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US-German conflicts — what you need to know

Jefferson Chase (Berlin)
June 11, 2018

Germany and the US remain allies, but Donald Trump's failure to endorse the G7 communique is the latest in a string of recent disagreements on key policies. DW takes a look at the most contentious issues.

Trump and Merkel
Image: picture alliance/dpa/K. Nietfeld

The Iran nuclear deal

Trump has pulled the US out the Joint Comprehensive Plan of Action (JCPOA), the 2015 deal between Iran and the EU, Russia, China and the US in which Tehran pledged to restrict its nuclear program and not to develop nuclear weapons in return for the relaxation of UN, EU and US sanctions. Trump has characterized the JCPOA as the "worst deal ever" and accused the Iranian government of failing to abide by its provisions.

Germany has vowed to keep the deal alive with the rest of the signatories, although it is unclear whether the agreement has much value to the Iranian leadership without the US in it. It is also uncertain whether German and EU companies that continue doing business with Iran will be hit with punishments from the US.

Trade imbalances and tariffs

Trump accuses the EU and Germany in particular of maintaining unfair economic policies toward the US, citing as evidence America's $64 billion dollar (€52.5 billion) trade deficit as evidence of the alleged inequity. On June 1, he imposed trade tariffs on imports of European steel and aluminium. In the past Trump has specifically singled out German cars as a potential target of other, further punitive action. More broadly, Trump's economic protectionism has led to the suspension of negotiations over the proposed Transatlantic Trade and Investment Partnership (TTIP).

Germany supports global free trade and would love to see a revival of TTIP, which the European Commission says would boost the EU's economy by €120 billion ($142 billion) and America's by €90 billion. Germany points out that EU tariffs on American goods as a whole entering the bloc are slightly lower than US tariffs on EU products. Germany has indicated a willingness to renegotiate tariff agreements, the last of which was reached in 1994, but has threatened to respond in kind with duties on US products like motorcycles, blue jeans and bourbon whiskey. The EU is expected to announce countermeasures to the Trump tariffs on July 1.

Defense spending

Trump has accused Germany, most prominently among NATO members, of under-spending on defense — in essence freeloading off America's comparatively massive military expenditures. The US President wants to see Germany commit 2 percent of its GDP on defense in line with a goal set by NATO member states in 2014.

Read moreCan the trans-Atlantic relationship survive Donald Trump?

Germany currently spends about 1.2 percent of its GDP (around €37 billion) on defense. The budget proposed by Angela Merkel's latest governing coalition will see those expenditures rise slightly, but not to anywhere near the 2 percent Trump wants. Berlin argues that the relatively large sums it spends on developmental aid (€23.3 billion in 2016) help prevent conflict around the world and should be taken into account as a contribution to international security.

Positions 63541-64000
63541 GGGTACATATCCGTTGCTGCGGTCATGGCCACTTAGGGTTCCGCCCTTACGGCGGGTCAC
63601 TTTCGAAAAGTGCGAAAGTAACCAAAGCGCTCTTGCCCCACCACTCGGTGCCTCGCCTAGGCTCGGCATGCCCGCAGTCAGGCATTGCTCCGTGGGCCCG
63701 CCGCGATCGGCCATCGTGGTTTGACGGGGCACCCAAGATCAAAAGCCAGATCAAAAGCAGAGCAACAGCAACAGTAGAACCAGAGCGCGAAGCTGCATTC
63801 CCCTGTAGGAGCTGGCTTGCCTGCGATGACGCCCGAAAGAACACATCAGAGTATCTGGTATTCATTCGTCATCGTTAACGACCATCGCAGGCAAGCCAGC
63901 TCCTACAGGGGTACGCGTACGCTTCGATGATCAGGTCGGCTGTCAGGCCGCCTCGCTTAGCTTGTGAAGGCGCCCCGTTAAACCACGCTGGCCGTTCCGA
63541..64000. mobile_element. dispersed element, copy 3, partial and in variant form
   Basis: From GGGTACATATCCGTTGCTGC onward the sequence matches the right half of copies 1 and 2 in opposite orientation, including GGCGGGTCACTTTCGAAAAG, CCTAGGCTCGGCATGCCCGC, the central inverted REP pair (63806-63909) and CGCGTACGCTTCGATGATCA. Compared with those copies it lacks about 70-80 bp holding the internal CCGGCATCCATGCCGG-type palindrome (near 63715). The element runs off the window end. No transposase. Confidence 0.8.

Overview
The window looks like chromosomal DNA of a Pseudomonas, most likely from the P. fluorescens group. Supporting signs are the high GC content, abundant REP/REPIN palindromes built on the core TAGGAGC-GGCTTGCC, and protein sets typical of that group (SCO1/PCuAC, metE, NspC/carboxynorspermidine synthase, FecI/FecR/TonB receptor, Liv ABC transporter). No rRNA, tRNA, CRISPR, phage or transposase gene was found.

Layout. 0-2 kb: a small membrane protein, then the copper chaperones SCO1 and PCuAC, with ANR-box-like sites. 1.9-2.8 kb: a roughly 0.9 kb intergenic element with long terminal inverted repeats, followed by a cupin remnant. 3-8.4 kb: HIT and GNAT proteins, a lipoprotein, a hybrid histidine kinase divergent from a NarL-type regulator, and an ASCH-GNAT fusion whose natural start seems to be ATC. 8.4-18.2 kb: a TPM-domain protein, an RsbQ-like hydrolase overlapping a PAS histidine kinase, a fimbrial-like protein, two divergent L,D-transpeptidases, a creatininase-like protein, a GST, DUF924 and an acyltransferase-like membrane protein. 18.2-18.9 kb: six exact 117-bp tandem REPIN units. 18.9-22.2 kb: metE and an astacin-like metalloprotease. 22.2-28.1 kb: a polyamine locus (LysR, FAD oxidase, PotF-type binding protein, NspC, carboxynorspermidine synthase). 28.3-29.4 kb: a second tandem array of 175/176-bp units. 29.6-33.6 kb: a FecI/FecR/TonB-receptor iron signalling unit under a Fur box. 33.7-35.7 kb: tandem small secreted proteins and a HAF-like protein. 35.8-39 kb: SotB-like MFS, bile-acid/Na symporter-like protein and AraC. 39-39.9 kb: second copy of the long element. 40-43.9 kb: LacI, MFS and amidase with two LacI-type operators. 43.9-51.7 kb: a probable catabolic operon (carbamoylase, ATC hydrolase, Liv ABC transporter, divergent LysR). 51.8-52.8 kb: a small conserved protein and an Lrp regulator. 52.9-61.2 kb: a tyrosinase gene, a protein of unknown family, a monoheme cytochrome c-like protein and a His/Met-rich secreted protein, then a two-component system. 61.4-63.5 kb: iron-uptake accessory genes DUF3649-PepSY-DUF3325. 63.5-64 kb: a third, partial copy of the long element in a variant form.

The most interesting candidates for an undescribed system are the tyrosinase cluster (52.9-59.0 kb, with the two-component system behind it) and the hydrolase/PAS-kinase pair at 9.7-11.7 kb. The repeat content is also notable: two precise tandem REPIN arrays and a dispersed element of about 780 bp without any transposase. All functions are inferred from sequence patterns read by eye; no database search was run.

The environment

Germany is one of the world's leading advocates of the Paris Agreement to reduce greenhouse gas emissions and combat climate change, calling it "irreversible," although Berlin now acknowledges that Germany itself will not meet the targets for 2020 set out by that deal .

Trump has announced that the US will withdraw from that agreement in November 2020, the earliest possible opportunity for him to do so. While he has flirted with the idea that America could re-enter the deal, Germany has by and large accepted that Trump is unlikely to change his mind on the issue.

Migrants and refugees

Protest against refugee deportations
Germany has pursued policies of openness while Trump favors American isolationismImage: DW/B. Rasin

Nowhere is the contrast between Germany under Angela Merkel and the US under Trump starker than on the issue of migrants and refugees. Whereas the populist president campaigned on a promise to build a wall between the US and Mexico to keep out illegal aliens, the centrist chancellor adopted a welcoming policy to the refugee "crisis" of 2015-16.

Shortly after his election victory, Trump told Germany's "Bild" newspaper that Merkel had made "a catastrophic mistake by letting all these illegals into the country." For her part, Merkel has said that a wall on America's southern border would "not solve the problem" of illegal immigration.

Germany's gas pipeline with Russia

Trump has been heavily critical of Berlin's plans for a second natural-gas pipeline in the Baltic Sea connecting Russia with Germany, saying that it would increase German and European dependence upon the Kremlin. Germany would end up paying "billions of dollars" to Russia, Trump claimed, adding "That's not right."

Eastern EU member states highlighted Trump's concerns about the German-Russian natural-gas connection, while Germany has accused Washington of being motivated by a desire to export American liquefied natural gas.

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